Meet the men transforming London Underground's derelict stations

As news comes that London’s disused ghost stations’ may be sold off, other stops are being treated to ideas above their destination

Christopher Beanland
Monday 06 October 2014 13:29
Growing salad leaves at Clapham North
Growing salad leaves at Clapham North

Everyone loves a secret.

Which is perhaps why “ghost stations” exert such an enigmatic pull over us. On the London Underground, disused platforms can be glimpsed through the gloom, flashes of a faded sign or a light in a darkened tunnel. All over Britain and the world, former stations that once ferried hundreds of passengers now hide in plain sight on the High Street.

Many of these stations have remained unused and empty for decades. As commuter patterns and centres of employment changed, certain stops became underused and were eventually taken out of service. But this week, there have been reports that Transport for London plans to sell some of their 30-odd sites – worth an estimated £3.6bn – to those who may want transform them into galleries and other attractions.

Skating at Waterloo

TfL’s commercial development director, Graeme Craig, denies that any sales are underway. “They are still part of our operational railway,” he says. But he adds, “We are looking into whether parts of any of the sites could be leased to innovative businesses which could bring in additional revenue to be reinvested into the transport network.” Stations can become almost anything. Former Tube stops such as St Mary’s in Whitechapel, which closed in 1884, had a new life in the Second World War when it was one of many used as an air-raid shelter.

The Old London Underground Company is one interested party. They have floated ideas including transforming stations into galleries or museums. “I've spent time with a number of universities and colleges across the country...” says Ajit Chambers of the company, “so that the design of the stations can be diverse and community-led.”

Brompton Road was bought before the war by the Ministry of Defence – who sold it last year for £50m to a property developer. Under Clapham North, the television chef Michel Roux Jnr’s company, Zero Carbon Food, has been growing rocket and Thai basil for London’s delis and The Old Shoreditch Station in East London is now a bar, with a big clue about its history in its name.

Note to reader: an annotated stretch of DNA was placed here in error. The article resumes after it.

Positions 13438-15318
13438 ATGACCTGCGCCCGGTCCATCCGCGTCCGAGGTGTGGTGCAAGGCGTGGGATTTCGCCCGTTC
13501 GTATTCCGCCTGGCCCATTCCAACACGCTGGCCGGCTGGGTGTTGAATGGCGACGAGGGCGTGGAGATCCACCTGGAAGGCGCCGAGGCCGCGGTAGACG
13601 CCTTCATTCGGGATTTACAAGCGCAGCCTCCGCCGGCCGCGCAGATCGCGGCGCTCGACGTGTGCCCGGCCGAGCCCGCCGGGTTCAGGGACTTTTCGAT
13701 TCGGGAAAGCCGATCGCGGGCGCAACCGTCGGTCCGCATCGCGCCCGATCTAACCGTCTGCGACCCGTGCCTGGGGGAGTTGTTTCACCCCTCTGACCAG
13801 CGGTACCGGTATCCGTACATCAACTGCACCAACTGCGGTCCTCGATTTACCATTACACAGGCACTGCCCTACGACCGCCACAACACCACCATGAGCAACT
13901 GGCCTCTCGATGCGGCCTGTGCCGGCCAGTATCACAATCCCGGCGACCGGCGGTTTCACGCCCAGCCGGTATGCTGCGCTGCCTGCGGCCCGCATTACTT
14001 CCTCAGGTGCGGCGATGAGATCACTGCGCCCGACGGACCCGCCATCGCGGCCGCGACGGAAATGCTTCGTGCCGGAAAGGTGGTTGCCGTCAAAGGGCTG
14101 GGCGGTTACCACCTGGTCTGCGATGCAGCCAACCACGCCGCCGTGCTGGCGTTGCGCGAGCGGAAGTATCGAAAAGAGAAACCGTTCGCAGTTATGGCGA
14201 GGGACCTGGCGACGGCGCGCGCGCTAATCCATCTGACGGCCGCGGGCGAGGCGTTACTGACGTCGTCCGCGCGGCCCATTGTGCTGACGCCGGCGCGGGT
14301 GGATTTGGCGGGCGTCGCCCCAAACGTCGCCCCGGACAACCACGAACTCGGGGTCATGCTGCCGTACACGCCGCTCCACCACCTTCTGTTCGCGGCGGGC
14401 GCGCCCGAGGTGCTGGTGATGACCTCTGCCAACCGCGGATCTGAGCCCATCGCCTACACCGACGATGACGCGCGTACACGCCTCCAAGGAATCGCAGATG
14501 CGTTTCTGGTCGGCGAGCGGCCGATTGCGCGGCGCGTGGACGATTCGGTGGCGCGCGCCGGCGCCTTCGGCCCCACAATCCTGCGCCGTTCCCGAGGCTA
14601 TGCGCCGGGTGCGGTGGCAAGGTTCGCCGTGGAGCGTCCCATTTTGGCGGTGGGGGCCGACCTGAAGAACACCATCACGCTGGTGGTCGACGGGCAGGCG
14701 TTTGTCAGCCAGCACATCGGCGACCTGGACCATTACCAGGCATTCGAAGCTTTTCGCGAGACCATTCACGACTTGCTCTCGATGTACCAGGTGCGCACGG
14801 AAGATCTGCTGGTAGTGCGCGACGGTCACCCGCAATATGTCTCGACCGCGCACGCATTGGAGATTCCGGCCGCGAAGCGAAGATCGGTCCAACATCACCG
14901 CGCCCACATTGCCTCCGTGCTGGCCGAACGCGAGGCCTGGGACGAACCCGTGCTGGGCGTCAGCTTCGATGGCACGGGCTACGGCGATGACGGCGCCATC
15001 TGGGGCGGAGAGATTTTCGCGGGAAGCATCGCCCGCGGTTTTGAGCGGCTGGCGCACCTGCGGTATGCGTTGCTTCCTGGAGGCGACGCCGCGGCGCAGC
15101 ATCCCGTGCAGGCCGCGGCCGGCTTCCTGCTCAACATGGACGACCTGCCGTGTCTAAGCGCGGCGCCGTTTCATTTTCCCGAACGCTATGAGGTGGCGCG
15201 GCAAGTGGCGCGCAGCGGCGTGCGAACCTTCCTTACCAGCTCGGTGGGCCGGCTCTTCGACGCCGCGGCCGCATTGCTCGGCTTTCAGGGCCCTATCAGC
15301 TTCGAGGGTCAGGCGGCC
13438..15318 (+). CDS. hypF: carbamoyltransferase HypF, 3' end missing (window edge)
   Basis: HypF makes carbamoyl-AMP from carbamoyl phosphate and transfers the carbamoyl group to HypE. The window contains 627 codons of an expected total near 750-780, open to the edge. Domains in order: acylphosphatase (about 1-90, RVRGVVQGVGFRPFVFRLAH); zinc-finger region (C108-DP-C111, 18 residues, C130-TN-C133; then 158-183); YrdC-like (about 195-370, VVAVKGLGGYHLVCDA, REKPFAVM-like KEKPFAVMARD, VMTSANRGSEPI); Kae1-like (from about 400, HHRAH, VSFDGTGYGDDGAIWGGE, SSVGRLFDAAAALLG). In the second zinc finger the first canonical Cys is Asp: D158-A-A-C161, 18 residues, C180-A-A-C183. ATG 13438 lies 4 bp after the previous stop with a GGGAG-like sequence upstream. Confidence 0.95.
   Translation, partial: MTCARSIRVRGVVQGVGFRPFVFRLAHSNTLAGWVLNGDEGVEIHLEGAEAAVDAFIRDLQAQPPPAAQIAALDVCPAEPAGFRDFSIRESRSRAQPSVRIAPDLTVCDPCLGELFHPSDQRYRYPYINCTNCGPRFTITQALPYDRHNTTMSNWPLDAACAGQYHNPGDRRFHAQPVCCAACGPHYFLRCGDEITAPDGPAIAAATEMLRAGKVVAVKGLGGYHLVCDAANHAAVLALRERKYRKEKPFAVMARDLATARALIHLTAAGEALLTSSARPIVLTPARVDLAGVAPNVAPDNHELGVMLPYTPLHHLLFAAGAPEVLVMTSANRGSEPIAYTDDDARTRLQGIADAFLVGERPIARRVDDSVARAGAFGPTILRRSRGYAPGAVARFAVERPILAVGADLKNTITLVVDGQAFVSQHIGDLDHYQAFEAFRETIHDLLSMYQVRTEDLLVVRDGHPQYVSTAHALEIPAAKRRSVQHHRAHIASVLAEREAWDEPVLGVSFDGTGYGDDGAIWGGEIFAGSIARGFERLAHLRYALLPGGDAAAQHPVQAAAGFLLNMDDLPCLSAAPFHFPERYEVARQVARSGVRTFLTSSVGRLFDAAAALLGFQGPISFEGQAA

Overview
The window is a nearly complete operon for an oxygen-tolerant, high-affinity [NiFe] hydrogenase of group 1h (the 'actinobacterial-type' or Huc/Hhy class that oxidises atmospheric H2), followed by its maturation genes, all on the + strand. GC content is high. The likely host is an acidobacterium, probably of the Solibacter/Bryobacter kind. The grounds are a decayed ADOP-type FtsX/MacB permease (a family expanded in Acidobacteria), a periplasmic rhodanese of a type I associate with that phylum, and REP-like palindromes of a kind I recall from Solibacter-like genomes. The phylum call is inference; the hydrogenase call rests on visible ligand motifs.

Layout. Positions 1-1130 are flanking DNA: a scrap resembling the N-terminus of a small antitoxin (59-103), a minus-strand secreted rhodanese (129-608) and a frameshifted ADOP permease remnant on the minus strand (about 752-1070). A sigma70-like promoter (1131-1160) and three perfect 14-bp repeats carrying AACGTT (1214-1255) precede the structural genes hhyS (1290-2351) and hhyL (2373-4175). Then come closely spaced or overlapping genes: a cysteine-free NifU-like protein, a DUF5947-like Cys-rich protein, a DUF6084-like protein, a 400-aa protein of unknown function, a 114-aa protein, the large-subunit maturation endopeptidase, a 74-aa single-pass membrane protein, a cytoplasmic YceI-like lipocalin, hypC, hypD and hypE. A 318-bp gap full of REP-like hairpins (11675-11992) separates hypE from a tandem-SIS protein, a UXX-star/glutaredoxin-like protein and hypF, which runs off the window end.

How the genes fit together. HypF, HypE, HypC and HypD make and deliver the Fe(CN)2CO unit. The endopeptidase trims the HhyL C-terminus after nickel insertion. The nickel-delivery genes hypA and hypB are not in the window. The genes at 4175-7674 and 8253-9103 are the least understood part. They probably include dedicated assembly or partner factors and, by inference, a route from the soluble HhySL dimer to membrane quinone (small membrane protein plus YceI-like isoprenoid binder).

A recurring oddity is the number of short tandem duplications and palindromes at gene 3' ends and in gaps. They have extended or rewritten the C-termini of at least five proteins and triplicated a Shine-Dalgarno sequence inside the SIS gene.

An indoor skate park has been set up underneath Waterloo, while Down Street station in Mayfair, which housed Winston Churchill’s War Cabinet during the Second World War, now hosts a newsagents. The old Jubilee Line platforms at Charing Cross featured in the James Bond film Skyfall and a climactic episode of Sherlock was filmed in the Kingsway tram tunnels.

In Paris, proposals for turning unused Metro stations such as Arsenal into swimming pools or nightclubs have been mooted. Manchester’s huge Central Station was derelict throughout the 1970s, but is now a convention centre, which hosted this week’s Labour conference.

But there is an argument for leaving the ghost stations as there are. “If you made Aldwych, Down Street, Brompton Road and York Road safe enough to have the public in, those tickets would sell and sell,” says Geoff Marshall, who makes Secrets of The London Underground videos for the website “I would like to see all stations preserved as historical monuments and none of them converted.” Photographers and psychogeographic aficionados love exploring these spooky spaces, and groups such as Subterranea Britannica host tours. The abandoned, overgrown railway platforms in Crouch End inspired Stephen King to write a short story of the same name, where “the veil between our world and another more demonic world is at its weakest”. But going underground can get too creepy – the 2011 Australian thriller The Tunnel tells the story of a television crew who discover some very unsavoury goings-on when they get lost trying to make a film about Sydney’s ghost stations.

But what if we need these stations again? Birmingham’s Snow Hill was a ghost station for years, but was brought back into service in 1987, while nearby Curzon Street has miraculously escaped Brum’s constant redevelopment and could form the city’s HS2 gateway. In years to come, closed stations in London such as York Road (right next to the King’s Cross development), South Kentish Town or Primrose Hill might need to be pressed into service. Until that happens, novel ideas for raising ghost stations from the dead will no doubt continue to surface.

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